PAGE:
The study's authors note that their work does not predict that migratory elk will disappear, but rather that there could be a long-term shift underway in the relative abundance of migratory versus resident elk in the system. The study also highlights the perils of characterizing Yellowstone wolf re-introduction as a "natural experiment." Other key factors have changed since wolves were re-introduced, including growth in grizzly bears numbers and recurrent long-term drought associated with reduced snowpack and hotter summers. The authors caution that such factors should be taken into account in the effort to understand ongoing ecological changes in Yellowstone.
Middleton also points out that this work highlights the complex challenges facing regional wildlife managers and other stakeholders as they continue to adapt to the reintroduction and recovery of large carnivores, and severe drought that some studies suggest is linked to longer-term climate change. "Most immediately, these trends have meant lost hunting opportunity in the backcountry areas frequented by migratory elk, and increasing crop damage and forage competition with domestic livestock in the frontcountry areas where resident elk are expanding," said Middleton.
This work was a collaboration among the USGS’s Wyoming Cooperative Fish and Wildlife Research Unit, the WGFD, and the U.S. Fish and Wildlife Service, with cooperation from YNP and other agencies.  Primary funders include the WGFD, the Rocky Mountain Elk Foundation, the Wyoming Animal Damage Management Board, the Wyoming Governor’s Big Game License Coalition, and USGS, among others.
The study is featured in a Forum section of Ecology, with a series of commentaries from other ecologists who study wildlife migration and predator-prey interactions.
Funding from the USGS National Climate Change and Wildlife Science Center contributed to this study.

Where Trash Accumulates in the Deep Sea

Surprisingly large amounts of discarded trash end up in the ocean. Plastic bags, aluminum cans, and fishing debris not only clutter our beaches, but accumulate in open-ocean areas such as the "Great Pacific Garbage Patch." Now, new research shows that trash is also accumulating in the deep sea, particularly in Monterey Canyon.http://www.sciencedaily.com/releases/2013/06/130605144328.htm?utm_source=feedburner&utm_medium=feed&utm_campaign=Feed%3A+sciencedaily%2Ftop_news%2Ftop_environment+%28ScienceDaily%3A+Top+News+--+Top+Environment%29

Carbon emissions helping to make Earth greener

Increased atmospheric carbon dioxide is stimulating photosynthesis and boosting Earth's plant cover – but the long-term consequences remain unclearhttp://www.newscientist.com/article/mg21829204.400-carbon-emissions-helping-to-make-earth-greener.html?cmpid=RSS|NSNS|2012-GLOBAL|online-news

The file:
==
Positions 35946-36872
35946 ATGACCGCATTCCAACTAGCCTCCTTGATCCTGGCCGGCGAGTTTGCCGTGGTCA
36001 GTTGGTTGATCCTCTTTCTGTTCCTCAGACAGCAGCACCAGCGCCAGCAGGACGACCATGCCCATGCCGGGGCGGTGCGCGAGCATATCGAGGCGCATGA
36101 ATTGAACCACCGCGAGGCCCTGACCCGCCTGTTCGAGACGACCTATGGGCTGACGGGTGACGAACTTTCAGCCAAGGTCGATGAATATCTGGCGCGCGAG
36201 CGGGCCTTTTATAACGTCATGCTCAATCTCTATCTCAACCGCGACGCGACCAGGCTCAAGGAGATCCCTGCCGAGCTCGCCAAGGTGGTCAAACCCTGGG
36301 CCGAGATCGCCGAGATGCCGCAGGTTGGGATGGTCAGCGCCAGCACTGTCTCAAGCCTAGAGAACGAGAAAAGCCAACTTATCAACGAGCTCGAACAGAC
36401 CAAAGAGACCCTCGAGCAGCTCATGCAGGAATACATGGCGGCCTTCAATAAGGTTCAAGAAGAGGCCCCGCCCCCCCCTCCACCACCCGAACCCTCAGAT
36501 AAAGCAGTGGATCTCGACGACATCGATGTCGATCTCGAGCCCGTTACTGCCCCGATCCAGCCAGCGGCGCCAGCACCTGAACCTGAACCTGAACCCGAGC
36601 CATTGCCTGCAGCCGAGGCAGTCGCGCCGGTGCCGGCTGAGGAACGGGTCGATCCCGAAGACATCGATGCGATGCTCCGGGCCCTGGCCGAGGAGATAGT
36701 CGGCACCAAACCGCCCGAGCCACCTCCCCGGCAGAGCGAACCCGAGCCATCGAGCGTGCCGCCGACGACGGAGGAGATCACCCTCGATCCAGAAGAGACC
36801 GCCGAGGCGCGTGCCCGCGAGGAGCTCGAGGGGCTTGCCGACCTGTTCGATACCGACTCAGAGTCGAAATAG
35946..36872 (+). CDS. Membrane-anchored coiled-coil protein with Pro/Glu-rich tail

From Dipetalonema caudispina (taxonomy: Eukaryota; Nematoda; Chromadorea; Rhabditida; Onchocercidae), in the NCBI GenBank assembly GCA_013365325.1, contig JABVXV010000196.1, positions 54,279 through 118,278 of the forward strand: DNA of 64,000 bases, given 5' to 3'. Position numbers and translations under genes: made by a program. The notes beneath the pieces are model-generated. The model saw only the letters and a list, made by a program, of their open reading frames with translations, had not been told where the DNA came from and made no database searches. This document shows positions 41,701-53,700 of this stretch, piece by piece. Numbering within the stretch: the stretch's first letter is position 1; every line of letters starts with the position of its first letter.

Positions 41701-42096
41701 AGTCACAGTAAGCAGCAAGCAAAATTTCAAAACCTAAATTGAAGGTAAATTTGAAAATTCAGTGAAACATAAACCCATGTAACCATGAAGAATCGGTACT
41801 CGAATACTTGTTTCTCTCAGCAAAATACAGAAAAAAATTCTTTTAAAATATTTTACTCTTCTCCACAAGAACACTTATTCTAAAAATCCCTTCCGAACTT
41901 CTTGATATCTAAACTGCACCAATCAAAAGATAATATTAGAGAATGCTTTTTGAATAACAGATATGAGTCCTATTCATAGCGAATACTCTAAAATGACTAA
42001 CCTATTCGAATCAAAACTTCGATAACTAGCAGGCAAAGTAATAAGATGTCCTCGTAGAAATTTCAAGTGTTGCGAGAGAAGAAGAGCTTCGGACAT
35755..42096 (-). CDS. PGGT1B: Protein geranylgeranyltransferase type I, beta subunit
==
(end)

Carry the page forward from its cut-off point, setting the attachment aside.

Enhanced by Zemanta

Germany shelves 'fracking' draft law for now

Germany shelves 'fracking' draft law for now
Berlin (AFP) June 04, 2013 - German Chancellor Angela Merkel's conservatives on Tuesday dropped plans for a draft law on "fracking" for the time being amid concerns by some coalition allies about the oil and gas extraction technique, sources said. Conservative deputies decided at a meeting that no draft legislation on the process, which is the subject of fierce debate in Germany, would be presented before September 22 g ... morehttp://www.energy-daily.com/reports/Germany_shelves_fracking_draft_law_for_now_999.html
Enhanced by Zemanta

Climate change raises stakes on US ethanol policy

Climate change raises stakes on US ethanol policy
Houston TX (SPX) Jun 05, 2013 - If the climate continues to evolve as predicted by the Intergovernmental Panel on Climate Change, the United States stands little to no chance of satisfying its current biofuel goals, according to a new study by Rice University and the University of California at Davis. The study published online in the American Chemical Society journal Environmental Science and Technology suggests that in ... morehttp://www.biofueldaily.com/reports/Climate_change_raises_stakes_on_US_ethanol_policy_999.html

Agricultural innovation offers only path to feed Africa and the world

Agricultural innovation offers only path to feed Africa and the world
Boston MA (SPX) Jun 05, 2013 - The world can only meet its future food needs through innovation, including the use of agricultural biotechnology, a Harvard development specialist said Tuesday. Since their commercial debut in the mid-1990s, genetically-designed crops have added about $100 billion to world crop output, avoided massive pesticide use and greenhouse gas emissions, spared vast tracts of land and fed millions ... morehttp://www.seeddaily.com/reports/Agricultural_innovation_offers_only_path_to_feed_Africa_and_the_world_999.html

Investigators link poultry contamination on farm and at processing plant

Investigators link poultry contamination on farm and at processing plant
Athens GA (SPX) Jun 05, 2013 - Researchers at the University of Georgia, Athens, have identified a strong link between the prevalence and load of certain food-borne pathogens on poultry farms, and later downstream at the processing plant. They report their findings in a manuscript published ahead of print in the journal Applied and Environmental Microbiology. "This study suggests that reducing foodborne pathogen loads o ... morehttp://www.seeddaily.com/reports/Investigators_link_poultry_contamination_on_farm_and_at_processing_plant_999.html